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The Emergency Medicine Residency program has didactic and clinical curriculum that trains residents in the breadth and depth of emergency pathology.


The Emergency Medicine Residency program has designed didactic and clinical curriculum that trains residents in the breadth and depth of emergency pathology. A weekly educational conference is designed to supplement clinical experiences with formal lectures, small groups, grand rounds and experiential/simulation labs.

Our residency program offers a robust critical care, trauma and pediatrics experience that includes a total of six months in medical, surgical/trauma, pediatric and neonatal ICUs. Residents manage all trauma airways presenting to the emergency departments (EDs) and take dedicated rotations both in the surgical/trauma ICU and as a member of the trauma/emergency general surgery (EGS) nights team. Pediatric patients present to all three teaching EDs, but the bulk of residents’ pediatric experience is at Riley Hospital for Children at Indiana University Health. PGY-1 residents rotate through a dedicated pediatric emergency medicine (EM) month in the Riley ED.

PGY-2 and 3 residents have a longitudinal pediatric experience through integrated pediatric EM shifts during every core EM block. This helps expose residents to the seasonality of pediatric illness. Additionally, senior residents rotate on the PICU team for four weeks in their second year and two weeks in their third year. They also rotate for two weeks on the delivery team in a community NICU practicing NRP and neonatal resuscitation.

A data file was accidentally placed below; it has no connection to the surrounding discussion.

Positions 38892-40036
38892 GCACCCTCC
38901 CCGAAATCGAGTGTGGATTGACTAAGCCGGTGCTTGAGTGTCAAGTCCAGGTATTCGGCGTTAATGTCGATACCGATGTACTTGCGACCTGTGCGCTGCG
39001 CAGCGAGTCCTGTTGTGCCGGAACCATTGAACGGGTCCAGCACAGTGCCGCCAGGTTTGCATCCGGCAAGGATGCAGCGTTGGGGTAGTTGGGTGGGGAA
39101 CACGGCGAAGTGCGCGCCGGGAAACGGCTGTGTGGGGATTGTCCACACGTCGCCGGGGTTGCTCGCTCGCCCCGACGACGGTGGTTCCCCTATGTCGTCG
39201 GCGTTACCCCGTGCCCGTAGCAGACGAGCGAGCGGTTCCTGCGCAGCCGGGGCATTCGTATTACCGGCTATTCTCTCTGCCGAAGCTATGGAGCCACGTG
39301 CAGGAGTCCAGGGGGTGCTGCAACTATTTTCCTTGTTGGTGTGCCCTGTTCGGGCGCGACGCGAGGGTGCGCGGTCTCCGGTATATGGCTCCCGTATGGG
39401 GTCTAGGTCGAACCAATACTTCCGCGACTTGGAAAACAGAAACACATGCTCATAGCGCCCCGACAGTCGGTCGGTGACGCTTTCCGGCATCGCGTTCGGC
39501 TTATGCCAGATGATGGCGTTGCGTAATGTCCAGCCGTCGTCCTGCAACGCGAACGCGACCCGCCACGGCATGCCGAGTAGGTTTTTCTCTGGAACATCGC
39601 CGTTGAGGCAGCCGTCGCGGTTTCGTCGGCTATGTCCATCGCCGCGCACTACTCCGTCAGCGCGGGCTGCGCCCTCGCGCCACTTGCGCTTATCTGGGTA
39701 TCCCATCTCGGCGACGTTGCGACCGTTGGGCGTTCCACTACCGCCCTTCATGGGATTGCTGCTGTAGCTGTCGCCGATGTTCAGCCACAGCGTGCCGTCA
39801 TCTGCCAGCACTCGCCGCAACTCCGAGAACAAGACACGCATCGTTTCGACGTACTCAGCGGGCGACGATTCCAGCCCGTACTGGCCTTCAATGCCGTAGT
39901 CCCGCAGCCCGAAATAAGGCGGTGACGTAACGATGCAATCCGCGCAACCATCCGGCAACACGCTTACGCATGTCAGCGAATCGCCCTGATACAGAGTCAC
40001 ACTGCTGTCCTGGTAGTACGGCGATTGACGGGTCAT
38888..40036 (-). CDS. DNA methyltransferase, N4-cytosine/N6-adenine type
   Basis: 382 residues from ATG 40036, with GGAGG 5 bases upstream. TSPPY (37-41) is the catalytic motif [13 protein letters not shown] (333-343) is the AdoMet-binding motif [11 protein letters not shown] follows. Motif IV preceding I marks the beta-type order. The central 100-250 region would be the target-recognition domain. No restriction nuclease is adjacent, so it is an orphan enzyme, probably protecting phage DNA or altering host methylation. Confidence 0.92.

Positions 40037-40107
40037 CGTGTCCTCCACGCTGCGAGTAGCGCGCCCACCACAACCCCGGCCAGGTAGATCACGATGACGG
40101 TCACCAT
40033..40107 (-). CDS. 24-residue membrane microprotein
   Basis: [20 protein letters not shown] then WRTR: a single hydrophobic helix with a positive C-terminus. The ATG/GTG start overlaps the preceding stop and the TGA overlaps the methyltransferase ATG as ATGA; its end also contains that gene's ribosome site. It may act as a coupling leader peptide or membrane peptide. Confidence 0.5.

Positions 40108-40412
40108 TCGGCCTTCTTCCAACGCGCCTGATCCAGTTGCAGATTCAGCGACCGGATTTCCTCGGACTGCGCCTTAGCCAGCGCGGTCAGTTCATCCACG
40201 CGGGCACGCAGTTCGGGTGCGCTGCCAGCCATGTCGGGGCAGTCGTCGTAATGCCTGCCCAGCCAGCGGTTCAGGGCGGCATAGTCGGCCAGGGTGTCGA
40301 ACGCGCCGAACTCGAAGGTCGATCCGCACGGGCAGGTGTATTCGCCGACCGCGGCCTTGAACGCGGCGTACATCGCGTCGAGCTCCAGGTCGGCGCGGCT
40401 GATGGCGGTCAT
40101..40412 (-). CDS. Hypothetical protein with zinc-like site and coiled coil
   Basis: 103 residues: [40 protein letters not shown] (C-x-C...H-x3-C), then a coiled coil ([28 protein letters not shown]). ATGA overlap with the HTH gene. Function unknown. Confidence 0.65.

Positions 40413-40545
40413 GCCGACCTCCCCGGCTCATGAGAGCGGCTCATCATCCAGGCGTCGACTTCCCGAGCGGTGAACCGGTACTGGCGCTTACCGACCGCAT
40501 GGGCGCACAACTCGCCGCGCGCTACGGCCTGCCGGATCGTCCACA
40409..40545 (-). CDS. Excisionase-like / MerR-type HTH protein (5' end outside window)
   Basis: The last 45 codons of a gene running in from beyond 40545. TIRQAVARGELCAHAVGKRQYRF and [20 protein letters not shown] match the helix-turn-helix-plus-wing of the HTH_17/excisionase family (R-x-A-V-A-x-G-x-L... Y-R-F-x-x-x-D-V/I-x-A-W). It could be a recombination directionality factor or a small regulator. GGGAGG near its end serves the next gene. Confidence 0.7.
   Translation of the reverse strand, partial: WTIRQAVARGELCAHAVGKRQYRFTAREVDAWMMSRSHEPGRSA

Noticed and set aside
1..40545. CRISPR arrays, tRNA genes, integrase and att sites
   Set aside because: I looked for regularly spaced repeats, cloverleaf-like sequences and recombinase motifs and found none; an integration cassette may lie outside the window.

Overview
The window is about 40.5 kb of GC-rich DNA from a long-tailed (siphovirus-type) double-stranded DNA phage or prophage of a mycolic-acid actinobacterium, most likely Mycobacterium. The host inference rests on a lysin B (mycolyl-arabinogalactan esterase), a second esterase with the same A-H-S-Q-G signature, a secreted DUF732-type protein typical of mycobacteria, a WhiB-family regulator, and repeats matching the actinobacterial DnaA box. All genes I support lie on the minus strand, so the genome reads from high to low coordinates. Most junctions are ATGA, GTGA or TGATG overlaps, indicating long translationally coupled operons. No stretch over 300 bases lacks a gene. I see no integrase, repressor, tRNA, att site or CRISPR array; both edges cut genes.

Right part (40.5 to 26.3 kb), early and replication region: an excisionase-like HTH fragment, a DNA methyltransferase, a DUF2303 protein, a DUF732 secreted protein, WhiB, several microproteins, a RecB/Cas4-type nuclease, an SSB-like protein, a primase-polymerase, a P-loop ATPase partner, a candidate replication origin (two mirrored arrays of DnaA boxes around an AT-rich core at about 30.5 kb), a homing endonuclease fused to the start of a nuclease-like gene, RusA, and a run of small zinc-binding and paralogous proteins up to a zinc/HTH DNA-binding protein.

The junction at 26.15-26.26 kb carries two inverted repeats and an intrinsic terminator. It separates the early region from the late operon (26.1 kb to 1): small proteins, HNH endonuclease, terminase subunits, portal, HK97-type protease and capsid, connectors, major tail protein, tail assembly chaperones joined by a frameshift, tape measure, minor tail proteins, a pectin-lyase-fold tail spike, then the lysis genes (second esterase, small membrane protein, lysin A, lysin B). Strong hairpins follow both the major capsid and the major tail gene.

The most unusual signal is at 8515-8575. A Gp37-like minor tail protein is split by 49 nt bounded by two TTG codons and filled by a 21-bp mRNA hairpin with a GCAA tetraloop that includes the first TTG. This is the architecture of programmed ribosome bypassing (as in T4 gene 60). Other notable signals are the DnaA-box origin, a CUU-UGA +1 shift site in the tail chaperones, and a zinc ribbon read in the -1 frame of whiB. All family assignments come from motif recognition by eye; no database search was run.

The 36-Month Curriculum

  • R1, R2 and R3 vacation is 28 days/4 weeks.
  • Vacation eligible months are in italics

The first year places heavy emphasis on the most critically ill patients. Multiple intensive care months one-on-one with faculty for procedures and resuscitations ensures all first-year residents are competent and confident when advancing to upper-level resident status. Intern year is an incredibly exciting and challenging time, and we will push you out of your comfort zone while shaping you to be one of the best emergency physicians in the country. Along the way, you’ll have the support of your 72 co-residents, 150+ staff members and incredible PD team.

 Year 1

 Rotation  Blocks 
 ED Orientation
 Methodist ED
 Eskenazi ED
 Riley ED
 Methodist Surgical/Trauma ICU
 Methodist Adult Medical ICU
 Anesthesia/Ultrasound 0.5+0.5=1 
 Eskenazi OB/GYN (vacation required) 

The second year entails the transition from intern to upper-level resident. Both 2nd and 3rd year residents are considered upper-levels, and department scheduling and workload is identical. You’ll be working more high-acuity shifts this year, and you’ll find yourself applying the critical care medicine you learned during intern year.

 Year 2

 Rotation Blocks 
 Methodist & Eskenazi ED 

(one block will be designated as vacation week eligible) 

 Riley ED 2-3 shifts per ED block  
 Riley PICU
 Methodist ICU Nights
 Emergency Surgery and Trauma Night Float
 Triple Threat - EMS/Research/Admin